Wednesday, April 22nd 2009

New Seagate Barracuda LP Hard Drives Spin at 5900 RPM

Storage boss Seagate today adds a new line of hard drives, the Barracuda LP, to its existing Barracuda series. Barracuda LP stands for low-power and the whole line focuses on low-power, cool and quiet drives that come at an entry-level price. Barracuda LP drives are available in capacities of 2 TB, 1.5 TB and 1 TB and are ideal for desktop applications, such as USB, eSATA, low-power PCs, FireWire external storage, and SOHO NAS markets. All drives carry the latest 500 GB disk platters, 32 MB data buffers and special motors that spin not at the standard 5400 rpm but the rather unusual 5900 rpm. That moves the Barracuda LP drives somewhere between a 5400 and 7200 rpm in the performance chart, while being more energy efficient than normal drives. With this new motor, Seagate measured 3W power consumption at idle and 5.6W during load. Also improved are the noise levels, which now are rated at 19 dB and 20 dB for idle and seek. The suggested retail prices are $118 for the 1 TB Barracuda LP, $156 for the 1.5 TB model, and $358 for the 2 TB drive. Learn more here.Source: The Tech Report
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8 Comments on New Seagate Barracuda LP Hard Drives Spin at 5900 RPM

#1
newtekie1
Semi-Retired Folder
5900RPM? Thats weird.

Hopefully the price comes down a little once they hit the street, otherwise they won't compete with the WD Greens.
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#2
thebeephaha
I need the 2TB drives to come down in price.

Then I can make my 26 drive 10TB server a 5 drive 10TB server.
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#3
Weer
by: thebeephaha
I need the 2TB drives to come down in price.

Then I can make my 26 drive 10TB server a 5 drive 10TB server.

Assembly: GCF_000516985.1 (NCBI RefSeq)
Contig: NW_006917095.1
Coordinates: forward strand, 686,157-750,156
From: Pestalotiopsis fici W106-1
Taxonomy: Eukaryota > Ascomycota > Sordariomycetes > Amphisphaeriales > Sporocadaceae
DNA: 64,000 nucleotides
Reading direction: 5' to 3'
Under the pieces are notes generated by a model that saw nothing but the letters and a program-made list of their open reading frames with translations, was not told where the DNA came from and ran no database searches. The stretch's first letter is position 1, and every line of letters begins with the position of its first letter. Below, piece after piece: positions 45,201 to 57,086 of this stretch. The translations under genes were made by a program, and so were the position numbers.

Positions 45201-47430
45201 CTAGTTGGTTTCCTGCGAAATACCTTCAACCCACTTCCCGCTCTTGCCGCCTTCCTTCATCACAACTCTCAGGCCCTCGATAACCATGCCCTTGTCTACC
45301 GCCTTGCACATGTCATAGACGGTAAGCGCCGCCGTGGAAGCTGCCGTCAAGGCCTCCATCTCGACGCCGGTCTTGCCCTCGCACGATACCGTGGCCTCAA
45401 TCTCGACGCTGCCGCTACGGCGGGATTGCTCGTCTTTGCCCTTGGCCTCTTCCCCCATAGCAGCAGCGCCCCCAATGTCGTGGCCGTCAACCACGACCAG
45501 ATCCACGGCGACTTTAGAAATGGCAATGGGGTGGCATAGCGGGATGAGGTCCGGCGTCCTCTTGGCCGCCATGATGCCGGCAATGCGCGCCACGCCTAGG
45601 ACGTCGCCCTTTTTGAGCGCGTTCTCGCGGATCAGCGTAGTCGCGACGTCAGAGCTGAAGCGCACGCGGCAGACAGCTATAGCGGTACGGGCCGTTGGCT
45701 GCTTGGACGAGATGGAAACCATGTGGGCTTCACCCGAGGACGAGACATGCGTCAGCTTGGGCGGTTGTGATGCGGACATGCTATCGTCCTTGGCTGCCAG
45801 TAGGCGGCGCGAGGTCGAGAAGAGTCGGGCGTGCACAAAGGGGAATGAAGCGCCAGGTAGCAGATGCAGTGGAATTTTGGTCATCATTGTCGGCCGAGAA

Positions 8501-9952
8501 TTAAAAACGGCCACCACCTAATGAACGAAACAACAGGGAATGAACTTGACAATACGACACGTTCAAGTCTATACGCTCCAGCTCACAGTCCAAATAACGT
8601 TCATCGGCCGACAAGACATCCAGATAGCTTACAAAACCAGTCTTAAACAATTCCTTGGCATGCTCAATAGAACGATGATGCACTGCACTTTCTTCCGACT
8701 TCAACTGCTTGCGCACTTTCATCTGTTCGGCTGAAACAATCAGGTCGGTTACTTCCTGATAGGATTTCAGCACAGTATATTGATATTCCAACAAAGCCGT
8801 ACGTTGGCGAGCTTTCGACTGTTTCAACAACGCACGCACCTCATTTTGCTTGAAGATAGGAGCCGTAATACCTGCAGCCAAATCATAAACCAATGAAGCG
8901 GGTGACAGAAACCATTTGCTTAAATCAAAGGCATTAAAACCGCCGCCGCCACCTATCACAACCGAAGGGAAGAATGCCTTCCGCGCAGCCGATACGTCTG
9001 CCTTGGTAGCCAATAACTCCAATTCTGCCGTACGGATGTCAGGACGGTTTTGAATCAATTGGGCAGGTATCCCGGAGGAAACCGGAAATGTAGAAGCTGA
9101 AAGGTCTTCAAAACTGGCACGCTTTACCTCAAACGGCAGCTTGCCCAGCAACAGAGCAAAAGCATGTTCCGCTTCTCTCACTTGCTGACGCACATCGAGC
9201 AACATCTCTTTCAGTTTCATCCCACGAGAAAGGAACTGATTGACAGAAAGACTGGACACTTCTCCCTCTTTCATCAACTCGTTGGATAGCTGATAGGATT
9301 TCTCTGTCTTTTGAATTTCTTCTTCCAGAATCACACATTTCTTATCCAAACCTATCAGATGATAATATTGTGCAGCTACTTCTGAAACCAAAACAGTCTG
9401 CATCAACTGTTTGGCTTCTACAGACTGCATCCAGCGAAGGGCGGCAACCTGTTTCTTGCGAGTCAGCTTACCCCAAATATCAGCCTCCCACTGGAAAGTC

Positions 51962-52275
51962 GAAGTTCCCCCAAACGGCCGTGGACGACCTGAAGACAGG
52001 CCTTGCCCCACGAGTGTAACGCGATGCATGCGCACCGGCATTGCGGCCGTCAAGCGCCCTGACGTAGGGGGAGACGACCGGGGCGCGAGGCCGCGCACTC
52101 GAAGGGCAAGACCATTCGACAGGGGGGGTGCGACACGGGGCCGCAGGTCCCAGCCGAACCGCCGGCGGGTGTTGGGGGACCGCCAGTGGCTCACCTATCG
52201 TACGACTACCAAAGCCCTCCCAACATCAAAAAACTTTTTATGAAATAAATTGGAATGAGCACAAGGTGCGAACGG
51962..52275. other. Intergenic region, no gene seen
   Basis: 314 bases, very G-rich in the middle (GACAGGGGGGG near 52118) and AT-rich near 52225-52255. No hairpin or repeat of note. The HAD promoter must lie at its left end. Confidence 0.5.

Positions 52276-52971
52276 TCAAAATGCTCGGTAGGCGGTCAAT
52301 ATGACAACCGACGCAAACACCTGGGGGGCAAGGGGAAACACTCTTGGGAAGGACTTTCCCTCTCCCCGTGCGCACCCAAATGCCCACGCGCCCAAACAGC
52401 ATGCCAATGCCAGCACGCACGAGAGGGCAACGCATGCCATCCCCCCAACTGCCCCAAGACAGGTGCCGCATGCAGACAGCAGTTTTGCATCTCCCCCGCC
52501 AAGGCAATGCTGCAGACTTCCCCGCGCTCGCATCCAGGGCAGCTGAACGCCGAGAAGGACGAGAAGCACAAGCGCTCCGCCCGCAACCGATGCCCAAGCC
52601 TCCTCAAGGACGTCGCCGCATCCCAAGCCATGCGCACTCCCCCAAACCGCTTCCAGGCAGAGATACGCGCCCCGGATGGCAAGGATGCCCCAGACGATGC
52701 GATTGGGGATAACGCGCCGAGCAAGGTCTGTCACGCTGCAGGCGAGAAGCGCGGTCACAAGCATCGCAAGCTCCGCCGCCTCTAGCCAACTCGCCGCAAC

Crazy idea: Why not make your 26-drive 10TB server a 10-drive 10TB server, with 1TB drives that will always cost less per-GB than the 2TB versions, let alone now when the price is utterly ridiculous.
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#4
thebeephaha
by: Weer
Crazy idea: Why not make your 26-drive 10TB server a 10-drive 10TB server, with 1TB drives that will always cost less per-GB than the 2TB versions, let alone now when the price is utterly ridiculous.
Nah, when I make the switch I'm going mini itx build, low power etc.
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#5
Error 404
Nothing states that drives must run at 4200, 5400, 7200, 10000 or 15000 RPM; I like it that a company is doing something different.
I would consider buying one of them for my PC if my internet gets upgraded and I can download some movies.
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#6
Mussels
Moderprator
I've pointed out to a few people offline something, that i'll point out here.

Anyone noticing a severe trend after 1TB, where drives are getting less and less reliable and slower and slower RPM's? I think technology is hitting a wall with mechanical drives and such high data densities.
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#7
newtekie1
Semi-Retired Folder
by: Mussels
I've pointed out to a few people offline something, that i'll point out here.

Anyone noticing a severe trend after 1TB, where drives are getting less and less reliable and slower and slower RPM's? I think technology is hitting a wall with mechanical drives and such high data densities.
It is a trend that has existed as long as I can remember, the biggest drives were always slower at first.
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#8
Baum
funny as those drives always had higher density but currently firms compensate that by using more pattern for their hight capacity drives thus lower transfer in total
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